Is it good for the Jews? Maybe a little.

Nu, my grandmother would have asked, is it good for the Jews?

I am talking about the latest episode in the Fatah-Hamas ‘reconciliation’ soap opera. Let’s look at some of the arguments pro and con.

First, on the left, we have this: “it is good for the Jews because a unified Palestinian entity can sign a peace agreement that binds all their factions.” This is probably the weakest argument. As I wrote yesterday, the idea that the PLO, even without Hamas, would in good faith make and keep an agreement to end the conflict is at best wishful thinking. This has been proven on multiple occasions since the days of Arafat. Add the rejectionist Hamas, and the tiny probability becomes even tinier.

Turning right, we hear that it is bad for the Jews because it will strengthen Hamas. There is some truth to this. Hamas has been suffering economically since its patron, the Muslim Brotherhood, lost power in Egypt. General Sisi’s forces are continuing to destroy the tunnels that provide a path for weapons and terrorists to pass into and out of the strip, and whose operation is heavily taxed by Hamas. If Hamas gets access to the European and American funds sloshing around in the Palestinian Authority (PA), that will offset the loss.

Some object that Europe and the US will not continue to fund a PA that includes the terrorist Hamas. But practically speaking, the powers are not prepared to give up the control that they buy with their aid. US State Department spokesperson Jen Psaki reiterated yesterday that Hamas would be an acceptable partner in a unity-governed PA only if it met the three “quartet conditions” of renouncing violence, recognizing Israel and accepting prior agreements (the Oslo Accords, in particular). While this appears to be a rejection of Hamas, which has often insisted that it would never agree to these conditions, it is also a door that Hamas can pass through. If it really wants to join the PA, I suspect a formula could be found that both Hamas and State would accept. Of course, in practice nothing about Hamas would change.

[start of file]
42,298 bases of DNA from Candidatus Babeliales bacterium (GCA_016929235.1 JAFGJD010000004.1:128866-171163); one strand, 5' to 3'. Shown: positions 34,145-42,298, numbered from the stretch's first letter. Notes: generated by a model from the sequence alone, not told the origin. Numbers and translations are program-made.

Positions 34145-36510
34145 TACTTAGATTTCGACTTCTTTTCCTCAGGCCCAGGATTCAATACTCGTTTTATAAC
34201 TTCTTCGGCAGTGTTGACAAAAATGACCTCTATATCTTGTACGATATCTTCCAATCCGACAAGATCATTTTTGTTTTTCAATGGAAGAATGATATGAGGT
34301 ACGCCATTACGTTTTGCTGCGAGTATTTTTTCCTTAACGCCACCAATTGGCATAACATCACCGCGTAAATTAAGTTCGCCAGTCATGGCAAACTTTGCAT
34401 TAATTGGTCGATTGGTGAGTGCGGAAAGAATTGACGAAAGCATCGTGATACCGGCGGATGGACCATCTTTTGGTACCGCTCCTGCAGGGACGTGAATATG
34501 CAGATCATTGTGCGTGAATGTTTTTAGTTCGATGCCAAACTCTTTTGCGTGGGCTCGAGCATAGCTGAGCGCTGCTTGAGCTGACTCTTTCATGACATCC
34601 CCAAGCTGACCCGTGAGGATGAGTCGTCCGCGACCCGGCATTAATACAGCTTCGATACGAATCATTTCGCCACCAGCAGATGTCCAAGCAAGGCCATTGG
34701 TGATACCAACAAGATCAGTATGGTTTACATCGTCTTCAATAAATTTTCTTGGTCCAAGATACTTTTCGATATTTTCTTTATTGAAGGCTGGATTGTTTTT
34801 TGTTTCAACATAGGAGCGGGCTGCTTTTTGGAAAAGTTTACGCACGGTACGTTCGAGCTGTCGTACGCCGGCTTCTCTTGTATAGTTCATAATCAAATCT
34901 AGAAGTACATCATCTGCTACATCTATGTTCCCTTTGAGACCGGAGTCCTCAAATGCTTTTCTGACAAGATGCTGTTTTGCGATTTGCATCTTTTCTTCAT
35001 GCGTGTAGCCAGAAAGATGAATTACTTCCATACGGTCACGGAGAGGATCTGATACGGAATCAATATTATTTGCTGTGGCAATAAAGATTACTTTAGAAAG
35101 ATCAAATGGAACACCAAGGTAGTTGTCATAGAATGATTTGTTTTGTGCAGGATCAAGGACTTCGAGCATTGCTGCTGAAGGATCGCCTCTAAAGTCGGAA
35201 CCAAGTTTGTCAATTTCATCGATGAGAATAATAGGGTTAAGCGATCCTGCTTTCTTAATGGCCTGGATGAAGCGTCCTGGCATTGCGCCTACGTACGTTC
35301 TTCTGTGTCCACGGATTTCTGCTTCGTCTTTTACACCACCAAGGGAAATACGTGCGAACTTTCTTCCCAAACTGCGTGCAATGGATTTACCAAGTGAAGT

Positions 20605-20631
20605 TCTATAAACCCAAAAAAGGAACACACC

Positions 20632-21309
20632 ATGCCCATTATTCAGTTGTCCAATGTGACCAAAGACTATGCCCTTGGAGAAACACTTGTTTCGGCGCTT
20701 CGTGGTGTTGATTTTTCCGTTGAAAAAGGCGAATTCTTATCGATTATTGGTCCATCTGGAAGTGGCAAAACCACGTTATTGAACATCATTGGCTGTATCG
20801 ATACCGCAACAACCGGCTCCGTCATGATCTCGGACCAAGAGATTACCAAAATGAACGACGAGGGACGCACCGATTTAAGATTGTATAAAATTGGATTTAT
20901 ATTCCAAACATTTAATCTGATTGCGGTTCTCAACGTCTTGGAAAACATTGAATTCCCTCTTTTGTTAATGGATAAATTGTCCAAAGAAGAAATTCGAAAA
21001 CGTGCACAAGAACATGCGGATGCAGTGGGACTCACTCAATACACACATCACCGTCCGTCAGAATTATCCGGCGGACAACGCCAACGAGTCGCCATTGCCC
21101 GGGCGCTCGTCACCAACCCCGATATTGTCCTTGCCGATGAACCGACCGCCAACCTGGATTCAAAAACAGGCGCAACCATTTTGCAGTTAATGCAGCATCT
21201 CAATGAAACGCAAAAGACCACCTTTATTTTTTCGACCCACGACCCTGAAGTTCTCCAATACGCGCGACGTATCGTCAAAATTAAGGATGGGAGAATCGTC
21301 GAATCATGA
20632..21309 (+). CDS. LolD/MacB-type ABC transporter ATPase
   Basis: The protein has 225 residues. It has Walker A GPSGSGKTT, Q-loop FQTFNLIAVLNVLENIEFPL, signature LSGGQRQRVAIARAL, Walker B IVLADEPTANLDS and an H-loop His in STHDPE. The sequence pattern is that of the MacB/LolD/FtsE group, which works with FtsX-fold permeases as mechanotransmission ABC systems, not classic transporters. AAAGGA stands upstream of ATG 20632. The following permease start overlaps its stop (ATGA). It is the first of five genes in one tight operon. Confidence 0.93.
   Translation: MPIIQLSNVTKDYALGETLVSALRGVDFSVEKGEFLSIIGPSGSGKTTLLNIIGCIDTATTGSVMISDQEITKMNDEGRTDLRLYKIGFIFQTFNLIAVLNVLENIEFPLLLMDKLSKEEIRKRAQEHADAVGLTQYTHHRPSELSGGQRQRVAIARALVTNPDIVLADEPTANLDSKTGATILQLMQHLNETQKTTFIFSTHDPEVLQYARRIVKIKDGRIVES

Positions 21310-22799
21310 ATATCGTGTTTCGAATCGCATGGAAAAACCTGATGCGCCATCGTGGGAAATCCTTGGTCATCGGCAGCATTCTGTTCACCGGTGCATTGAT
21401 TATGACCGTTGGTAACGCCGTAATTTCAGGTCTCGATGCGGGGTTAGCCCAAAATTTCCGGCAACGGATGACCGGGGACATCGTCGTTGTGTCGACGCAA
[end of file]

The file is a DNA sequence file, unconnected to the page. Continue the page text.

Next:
All this is true and on the ‘bad’ side of the ledger. But others suggest that there may be an unexpected benefit as well, which is that union with Hamas would expose the PLO for what it is — an organization with genocidal aims no less sinister than Hamas. After all, what distinguishes the PLO from Hamas? Three things:

Strategy — The Hamas approach is more directly confrontational, while the PLO prefers to alternate terrorism with diplomatic warfare. In both cases, the objective — the replacement of the Jewish state with an Arab state and the expulsion or murder of the Jews of Israel — is the same.

Ideology — Hamas would like to create an Islamic state following Shari’a. The PLO is mostly secular, with Marxist, Pan-Arab and nationalist elements. From our point of view, the kind of state they would create after eliminating the Jews is irrelevant.

Personalities — Hamas leaders would like to be the dictators of their new state, and so would those of the PLO. They would like to settle their scores and become the Arab tyrants they believe they deserve to be.

The idea of exposure is attractive: everyone would see the truth about the PA, and stop pressuring Israel to make concessions to forces that want to destroy it. But of course that is not what would happen. Would the US State Department suddenly reverse the course it has steered since 1967, to get Israel out of the territories? Would the Europeans suddenly decide that it’s acceptable for the Jews to have a sovereign state?

None of these things would happen, because the world’s priorities do not fall on the side of Jewish survival. They never have, and even our friends have more important concerns.

What might happen, though, is a short pause in the international pressure, along with a further disillusionment with the ‘process’ in Israel (even Tzipi Livni said that there could not be “business as usual” with a Hamas-ified PA). This could be an opportunity for Israel to act decisively to end the charade started at Oslo and the pretense that the PLO is anything other than the genocidal terrorist gang that it has always been.

Oslo, specifically the recognition of the PLO as the “legitimate representative of the ‘Palestinian people’,” is one of the greatest mistakes — if not the greatest — made by any Israeli government since 1948. While much of the damage can’t be undone — the roughly 1500 Jews murdered as a result of it can’t be brought back to life — at least the pernicious ‘process’ can be finally ended.

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One Response to “Is it good for the Jews? Maybe a little.”

  1. mrzee says:

    According to the Oslo Accords, the three “quartet conditions” for Hamas were a requirement for taking part in palestinian elections. I can’t see why anyone would really care about them any more now than they did 10 years ago.

    As much of a fool as John Kerry has proven to be, nothing he’s done has caused as much harm, or is likeley too, as Condoleeza Rice’s insistance that Hamas be allowed to take part in palestinian elections.